There are some things in nature that look like they just don’t belong. Many of these things happen to be insects. These 10 weirdest looking insects may be evolved to live their best life, but they sure do look weird doing it. Check them out for yourself below – but first, grab that bug spray.
Number Ten: Tailed Emperor Butterfly Caterpillar. The tailed emperor butterfly caterpillar can be found in Australia during spring. Though its body resembles that of a normal caterpillar, its head is covered in armor and pointy horns. Though this is a fairly normal defense mechanism in the insect kingdom, to humans, it’s truly bizarre.
Number Nine: Puss Moth Caterpillar. Puss moth caterpillars are one of the most toxic insects in North America. As larvae, these caterpillars resemble Persian cats, which perhaps is the reason they are named “puss” moth caterpillars.
Number Eight: Giant Prickly Stick Insect. The aptly named giant prickly stick insect is exactly that. Native to Papua New Guinea, this insect blends seamlessly with its surroundings. When threatened, the giant prickly stick insect releases a chemical that smells like peanut butter. Yum?
Number Seven: Pipevine Swallowtail Caterpillar. Another poisonous caterpillar on our list, the pipevine swallowtail feeds on the plant Aristolochia, which is also known as pipevine. These caterpillars resembling red licorice eventually transform into gorgeous black and blue butterflies.
Number Six: Hickory Horned Devil. Like many other caterpillars, the hickory horned devil has a lot of color going on. With spikes to ward off predators, hickory horned devils eventually transform into beautiful Regal Moths.
Number Five: Spiny Flower Mantis. This guy looks ready to party. The spiny flower mantis may look bright and happy, but, like other mantids, they are cannibals. Females measure just under two inches long; however, they can produce egg sacs that are nearly five inches long.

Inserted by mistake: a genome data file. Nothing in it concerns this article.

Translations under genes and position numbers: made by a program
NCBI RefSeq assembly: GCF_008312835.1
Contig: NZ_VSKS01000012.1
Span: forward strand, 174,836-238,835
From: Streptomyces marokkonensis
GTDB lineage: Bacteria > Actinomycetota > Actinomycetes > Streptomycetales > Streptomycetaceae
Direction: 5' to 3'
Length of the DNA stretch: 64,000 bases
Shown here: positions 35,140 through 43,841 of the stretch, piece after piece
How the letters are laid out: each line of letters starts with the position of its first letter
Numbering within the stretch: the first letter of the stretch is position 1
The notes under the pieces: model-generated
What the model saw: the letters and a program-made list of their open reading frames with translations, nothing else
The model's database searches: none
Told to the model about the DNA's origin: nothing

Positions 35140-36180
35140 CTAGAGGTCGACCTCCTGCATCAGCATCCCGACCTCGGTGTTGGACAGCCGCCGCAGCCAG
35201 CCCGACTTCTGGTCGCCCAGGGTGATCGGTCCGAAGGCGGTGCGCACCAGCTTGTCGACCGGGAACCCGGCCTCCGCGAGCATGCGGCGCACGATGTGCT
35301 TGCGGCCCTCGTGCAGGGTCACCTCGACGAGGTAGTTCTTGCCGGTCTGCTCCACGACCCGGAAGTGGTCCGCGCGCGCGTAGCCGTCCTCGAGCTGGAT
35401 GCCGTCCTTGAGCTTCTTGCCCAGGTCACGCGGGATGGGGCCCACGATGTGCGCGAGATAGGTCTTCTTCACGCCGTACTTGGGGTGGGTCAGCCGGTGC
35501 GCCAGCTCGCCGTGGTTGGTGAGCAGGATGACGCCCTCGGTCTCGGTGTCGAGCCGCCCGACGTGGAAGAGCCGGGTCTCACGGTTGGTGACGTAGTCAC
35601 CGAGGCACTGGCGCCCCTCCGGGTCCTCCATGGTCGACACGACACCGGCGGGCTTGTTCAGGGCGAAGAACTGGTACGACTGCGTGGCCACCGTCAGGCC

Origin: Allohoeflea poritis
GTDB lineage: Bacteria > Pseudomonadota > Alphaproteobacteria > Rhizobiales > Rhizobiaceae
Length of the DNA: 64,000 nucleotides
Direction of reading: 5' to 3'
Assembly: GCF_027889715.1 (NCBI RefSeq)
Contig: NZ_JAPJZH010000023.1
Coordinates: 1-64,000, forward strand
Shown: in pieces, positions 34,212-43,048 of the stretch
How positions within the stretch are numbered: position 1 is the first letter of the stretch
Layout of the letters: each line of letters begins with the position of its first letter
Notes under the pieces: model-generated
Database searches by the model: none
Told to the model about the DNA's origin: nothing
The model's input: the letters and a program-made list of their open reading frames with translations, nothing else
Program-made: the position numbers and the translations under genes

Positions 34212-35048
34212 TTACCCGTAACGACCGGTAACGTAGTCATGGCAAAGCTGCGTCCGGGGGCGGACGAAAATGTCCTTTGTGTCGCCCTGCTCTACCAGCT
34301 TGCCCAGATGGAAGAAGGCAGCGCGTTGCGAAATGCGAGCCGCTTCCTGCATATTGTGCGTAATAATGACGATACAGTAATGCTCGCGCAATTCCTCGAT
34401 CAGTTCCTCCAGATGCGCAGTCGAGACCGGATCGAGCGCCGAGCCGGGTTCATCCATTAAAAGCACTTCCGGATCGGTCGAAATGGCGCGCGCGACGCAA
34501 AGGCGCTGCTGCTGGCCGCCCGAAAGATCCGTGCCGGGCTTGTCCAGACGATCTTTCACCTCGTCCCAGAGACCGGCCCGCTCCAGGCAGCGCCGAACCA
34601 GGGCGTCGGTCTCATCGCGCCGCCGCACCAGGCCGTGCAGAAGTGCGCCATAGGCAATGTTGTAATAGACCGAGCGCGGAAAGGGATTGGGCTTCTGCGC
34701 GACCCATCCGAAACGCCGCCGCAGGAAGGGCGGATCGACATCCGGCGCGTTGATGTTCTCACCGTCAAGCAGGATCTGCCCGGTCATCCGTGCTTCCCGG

Number Four: Scorpionfly. Resembling something out of a Transformers cartoon, the scorpionfly is in fact a real bug. However, it’s not as dangerous as it looks; the “stinger” part of the bug is actually its genitalia. Interestingly, the scorpionfly is believed to be related to moths and butterflies, and some scientists believe it is an ancestor of the two.
Number Three: Antlion. Also known as a doodlebug, the antlion can be found throughout Europe and is named for its traditional diet of ants. Its appearance reveals the “lion” half of the insect, as it appears to be covered in fur or fuzz.
Number Two: Goliath Beetle. These beetles may look harmless, but their strangeness lies in their size. Each of these Goliath beetles is about the same size as an adult human hand. Now there’s a bug you wouldn’t want to find crawling around your house at night.
Number One: Brazilian Treehopper. No, that’s not a decoration meant for someone’s eccentric bathroom – that’s a living, breathing insect. The Brazilian treehopper has several “globes” on the top of its head, and scientists really aren’t sure why. What scientists do know is that these treehoppers feed on the sap from plant stems, so perhaps that has something to do with it.